Leonhard Paul Euler's Graph Theory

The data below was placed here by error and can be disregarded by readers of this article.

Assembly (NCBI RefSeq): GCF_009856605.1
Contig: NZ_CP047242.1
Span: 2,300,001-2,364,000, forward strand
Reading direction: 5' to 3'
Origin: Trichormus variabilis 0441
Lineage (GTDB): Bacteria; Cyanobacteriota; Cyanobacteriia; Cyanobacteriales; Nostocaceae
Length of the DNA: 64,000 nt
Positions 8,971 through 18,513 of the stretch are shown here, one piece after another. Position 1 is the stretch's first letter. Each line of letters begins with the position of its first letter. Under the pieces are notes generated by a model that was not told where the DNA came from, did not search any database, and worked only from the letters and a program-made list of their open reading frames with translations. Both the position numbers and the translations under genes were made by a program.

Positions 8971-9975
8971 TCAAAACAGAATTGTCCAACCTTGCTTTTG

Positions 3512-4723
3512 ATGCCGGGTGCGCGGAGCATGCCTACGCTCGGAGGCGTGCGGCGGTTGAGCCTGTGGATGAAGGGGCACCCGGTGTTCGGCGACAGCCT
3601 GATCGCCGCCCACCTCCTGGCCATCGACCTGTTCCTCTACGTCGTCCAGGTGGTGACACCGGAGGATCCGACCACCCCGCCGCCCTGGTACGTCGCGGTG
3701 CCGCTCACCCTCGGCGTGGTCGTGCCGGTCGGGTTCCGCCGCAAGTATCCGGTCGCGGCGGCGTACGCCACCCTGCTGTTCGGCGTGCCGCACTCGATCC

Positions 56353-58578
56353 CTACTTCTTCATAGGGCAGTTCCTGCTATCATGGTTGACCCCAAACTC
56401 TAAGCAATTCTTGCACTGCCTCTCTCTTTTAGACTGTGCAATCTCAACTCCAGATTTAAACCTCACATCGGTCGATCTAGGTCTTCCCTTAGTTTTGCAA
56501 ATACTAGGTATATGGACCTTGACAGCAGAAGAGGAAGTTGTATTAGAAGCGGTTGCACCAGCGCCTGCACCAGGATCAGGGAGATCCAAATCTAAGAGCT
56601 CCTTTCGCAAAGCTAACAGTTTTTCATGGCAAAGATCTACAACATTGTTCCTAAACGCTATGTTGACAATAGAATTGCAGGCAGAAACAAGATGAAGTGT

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1.1 Introduction Leonhard Paul Euler (1707-1783), a pioneering Swiss mathematician, who spent most of his life in Russia and Germany. Euler solved the first problem using graph theory and thereby led the foundation of very vast and important field of graph theory. He created first graph to simulate a real time place and situation to solve a problem which was then considered one of the toughest problems. That is, he solved the ‘Konigsberg bridge’ problem using graph theory and so the history of graph theory can be traced to 1736. The ‘Konigsberg bridge’ problem originated in the city of Konigsberg, Prussia lies along the Pregel River. The river was divided the city of Konigsberg into four regions which are two large islands (A and D) and two opposite banks (B and C). These islands and banks were connected by seven bridges as shown in Figure 1.1. Seven bridges were built hence the people of the city could get from one part to another. However, the villagers’ staying there wondered whether it was possible to have a walk which passes through all the bridges once and only once and return to the starting point. But, it is showing unexpected result that no one could find such a walk because there is no Eulerian circuit. Because of the villagers discussed whether it was possible to walk over every bridge in the town without using any bridge twice, so the problem had caught the attention of Euler. In 1736, Euler came out with the solution in terms of graph theory. He solved the

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